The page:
The re-enactment often searches for a lost totality. Take the re-enactment of a crime, where the pieces of a puzzle are put together through a careful restaging of the misdeed. Here, the missing body inherent to every re-enactment becomes the body of the missing criminal, who leaves a script of clues. The re-enactment can also be found in psychoanalysis and its offspring (both legitimate and illegitimate), therapies that seek to cure the patient by reliving a traumatic past under qualified supervision. In this case, the missing body belongs to the patient himself, who has lived his past selectively by repressing certain experiences. As Freud and Breuer wryly remarked, hysterics suffer from reminiscences, which they are condemned to repeat as pathological symptoms in the body.
The talking cure liberates the body by revisiting the trauma, by turning partially repressed memories into completely cognizant ones. Where the hysterics deny part of their own history, the participants in a historical re-enactment – whether players or spectators – attempt to deny the passage of time itself and seek to be at one with the past, like a child in the womb: immersed in history and without history.


Whenever the search for a lost totality takes place in the re-enactment, there is always a witness – specialist or spectator who turns the many parts into a total sum.
The presence of witnesses guarantees that something complete has taken place, even if the re- enactment strays in its portrayal of the original event.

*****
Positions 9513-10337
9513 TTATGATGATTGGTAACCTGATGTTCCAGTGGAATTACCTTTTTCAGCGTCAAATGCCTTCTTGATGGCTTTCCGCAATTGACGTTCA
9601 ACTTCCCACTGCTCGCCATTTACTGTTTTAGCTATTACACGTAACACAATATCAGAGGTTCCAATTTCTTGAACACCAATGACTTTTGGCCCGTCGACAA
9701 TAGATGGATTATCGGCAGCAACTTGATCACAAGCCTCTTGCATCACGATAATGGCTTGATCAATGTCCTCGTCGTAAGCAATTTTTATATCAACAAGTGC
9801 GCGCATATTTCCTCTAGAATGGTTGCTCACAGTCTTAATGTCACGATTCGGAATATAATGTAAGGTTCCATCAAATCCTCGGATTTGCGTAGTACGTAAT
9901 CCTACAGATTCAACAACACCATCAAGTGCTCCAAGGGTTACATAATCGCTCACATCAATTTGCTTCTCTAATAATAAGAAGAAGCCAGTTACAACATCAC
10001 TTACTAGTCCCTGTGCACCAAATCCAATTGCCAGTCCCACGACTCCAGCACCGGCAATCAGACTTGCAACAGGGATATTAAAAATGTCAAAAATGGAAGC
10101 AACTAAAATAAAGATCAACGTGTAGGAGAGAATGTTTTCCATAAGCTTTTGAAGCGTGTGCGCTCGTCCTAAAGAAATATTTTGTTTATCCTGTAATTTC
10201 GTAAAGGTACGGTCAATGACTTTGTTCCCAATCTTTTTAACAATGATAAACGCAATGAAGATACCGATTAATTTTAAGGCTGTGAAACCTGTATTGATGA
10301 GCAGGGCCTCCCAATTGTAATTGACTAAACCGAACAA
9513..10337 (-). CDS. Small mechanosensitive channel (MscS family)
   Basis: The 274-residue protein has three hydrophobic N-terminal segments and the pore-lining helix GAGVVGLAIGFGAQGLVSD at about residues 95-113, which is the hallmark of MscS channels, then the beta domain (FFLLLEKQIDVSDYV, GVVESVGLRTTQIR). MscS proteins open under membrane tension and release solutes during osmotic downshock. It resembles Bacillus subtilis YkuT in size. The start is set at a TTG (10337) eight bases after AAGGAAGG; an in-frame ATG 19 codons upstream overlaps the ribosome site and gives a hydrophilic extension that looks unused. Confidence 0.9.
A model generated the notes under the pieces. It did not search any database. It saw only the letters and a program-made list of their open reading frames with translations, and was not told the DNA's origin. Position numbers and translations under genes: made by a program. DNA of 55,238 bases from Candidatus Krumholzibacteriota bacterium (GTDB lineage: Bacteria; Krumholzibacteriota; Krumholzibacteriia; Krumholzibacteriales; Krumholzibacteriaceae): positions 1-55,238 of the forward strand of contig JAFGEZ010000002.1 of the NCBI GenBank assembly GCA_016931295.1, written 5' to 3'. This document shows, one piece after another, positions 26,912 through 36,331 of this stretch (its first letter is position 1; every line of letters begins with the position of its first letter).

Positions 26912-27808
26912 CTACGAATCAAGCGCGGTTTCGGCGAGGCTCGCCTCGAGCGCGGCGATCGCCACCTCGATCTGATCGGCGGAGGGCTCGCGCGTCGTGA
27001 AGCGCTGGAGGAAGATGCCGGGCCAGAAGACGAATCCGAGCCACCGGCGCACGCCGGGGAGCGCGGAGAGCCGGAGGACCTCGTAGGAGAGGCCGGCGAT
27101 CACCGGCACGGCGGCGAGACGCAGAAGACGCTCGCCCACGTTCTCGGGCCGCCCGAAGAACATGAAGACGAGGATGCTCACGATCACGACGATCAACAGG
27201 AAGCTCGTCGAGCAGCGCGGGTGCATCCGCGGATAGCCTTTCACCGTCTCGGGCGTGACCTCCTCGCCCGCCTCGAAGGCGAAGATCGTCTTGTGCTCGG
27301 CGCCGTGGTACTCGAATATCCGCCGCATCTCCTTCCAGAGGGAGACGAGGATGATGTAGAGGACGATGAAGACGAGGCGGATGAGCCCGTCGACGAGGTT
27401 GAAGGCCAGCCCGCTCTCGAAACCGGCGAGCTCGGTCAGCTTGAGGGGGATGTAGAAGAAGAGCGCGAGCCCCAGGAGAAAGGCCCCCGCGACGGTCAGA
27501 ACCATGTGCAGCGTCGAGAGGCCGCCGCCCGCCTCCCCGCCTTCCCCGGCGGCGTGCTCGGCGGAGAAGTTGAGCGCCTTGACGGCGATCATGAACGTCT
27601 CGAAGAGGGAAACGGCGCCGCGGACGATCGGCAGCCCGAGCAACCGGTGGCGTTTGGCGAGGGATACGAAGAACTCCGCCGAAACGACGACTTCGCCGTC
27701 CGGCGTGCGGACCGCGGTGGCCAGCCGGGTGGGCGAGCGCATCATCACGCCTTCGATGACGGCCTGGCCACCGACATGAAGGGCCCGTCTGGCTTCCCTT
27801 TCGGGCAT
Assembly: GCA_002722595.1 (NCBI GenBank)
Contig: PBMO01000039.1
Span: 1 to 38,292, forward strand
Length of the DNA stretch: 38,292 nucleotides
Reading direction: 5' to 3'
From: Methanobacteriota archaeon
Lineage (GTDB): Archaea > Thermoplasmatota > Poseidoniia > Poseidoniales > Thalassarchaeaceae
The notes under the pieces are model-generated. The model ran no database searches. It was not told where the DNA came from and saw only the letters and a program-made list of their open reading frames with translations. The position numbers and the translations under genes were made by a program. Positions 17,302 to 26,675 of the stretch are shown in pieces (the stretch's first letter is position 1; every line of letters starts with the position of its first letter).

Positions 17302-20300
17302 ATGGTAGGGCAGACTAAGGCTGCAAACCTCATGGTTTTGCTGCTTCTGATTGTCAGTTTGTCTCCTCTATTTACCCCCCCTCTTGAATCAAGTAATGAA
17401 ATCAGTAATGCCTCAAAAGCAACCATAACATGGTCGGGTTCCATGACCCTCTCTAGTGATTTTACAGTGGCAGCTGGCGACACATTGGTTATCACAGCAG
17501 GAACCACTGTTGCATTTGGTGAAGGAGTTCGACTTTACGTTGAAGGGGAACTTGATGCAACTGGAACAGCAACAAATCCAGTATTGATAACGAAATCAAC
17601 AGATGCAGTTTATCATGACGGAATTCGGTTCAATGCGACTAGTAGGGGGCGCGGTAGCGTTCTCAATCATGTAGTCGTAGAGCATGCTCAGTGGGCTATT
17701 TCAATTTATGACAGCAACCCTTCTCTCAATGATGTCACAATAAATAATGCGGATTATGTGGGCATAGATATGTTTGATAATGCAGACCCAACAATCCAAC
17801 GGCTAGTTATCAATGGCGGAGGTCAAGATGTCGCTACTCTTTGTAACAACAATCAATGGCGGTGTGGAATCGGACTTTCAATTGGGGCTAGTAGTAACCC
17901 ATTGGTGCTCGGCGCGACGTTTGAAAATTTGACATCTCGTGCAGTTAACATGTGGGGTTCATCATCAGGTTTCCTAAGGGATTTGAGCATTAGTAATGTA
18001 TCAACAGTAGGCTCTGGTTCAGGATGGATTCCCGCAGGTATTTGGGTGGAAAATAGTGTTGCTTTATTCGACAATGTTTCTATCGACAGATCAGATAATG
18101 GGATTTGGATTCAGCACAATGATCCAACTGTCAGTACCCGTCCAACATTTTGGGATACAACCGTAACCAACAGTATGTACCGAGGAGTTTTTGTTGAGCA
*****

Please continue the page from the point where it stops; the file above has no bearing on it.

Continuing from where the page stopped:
What is reproduced is not only a series of past occurrences but also an experience of duration, which lends the past a clear beginning and an unmistakable ending.
In contrast to the chaotic unfolding of the original event, the re-enactment knows what will happen and, more importantly, when this happening starts and finishes. In the eyes of the witness, the original event becomes historical by taking up time, and claims its status as history by appearing as a discrete event with a finite duration.
In other words, the re-enactment makes the origin, gives the origin a definition and an identity that it may not have had for itself. The witness casts a particular gaze at the re-enactment of the origin: not looking, nor seeing, but recognizing something that has already happened, even if the event was never experienced firsthand by the witness. In recognition – which is linked to the verbs identify, admit, endorse and honor – the gaze fulfills the promise of instant knowledge while legitimizing this knowledge as recurring truth.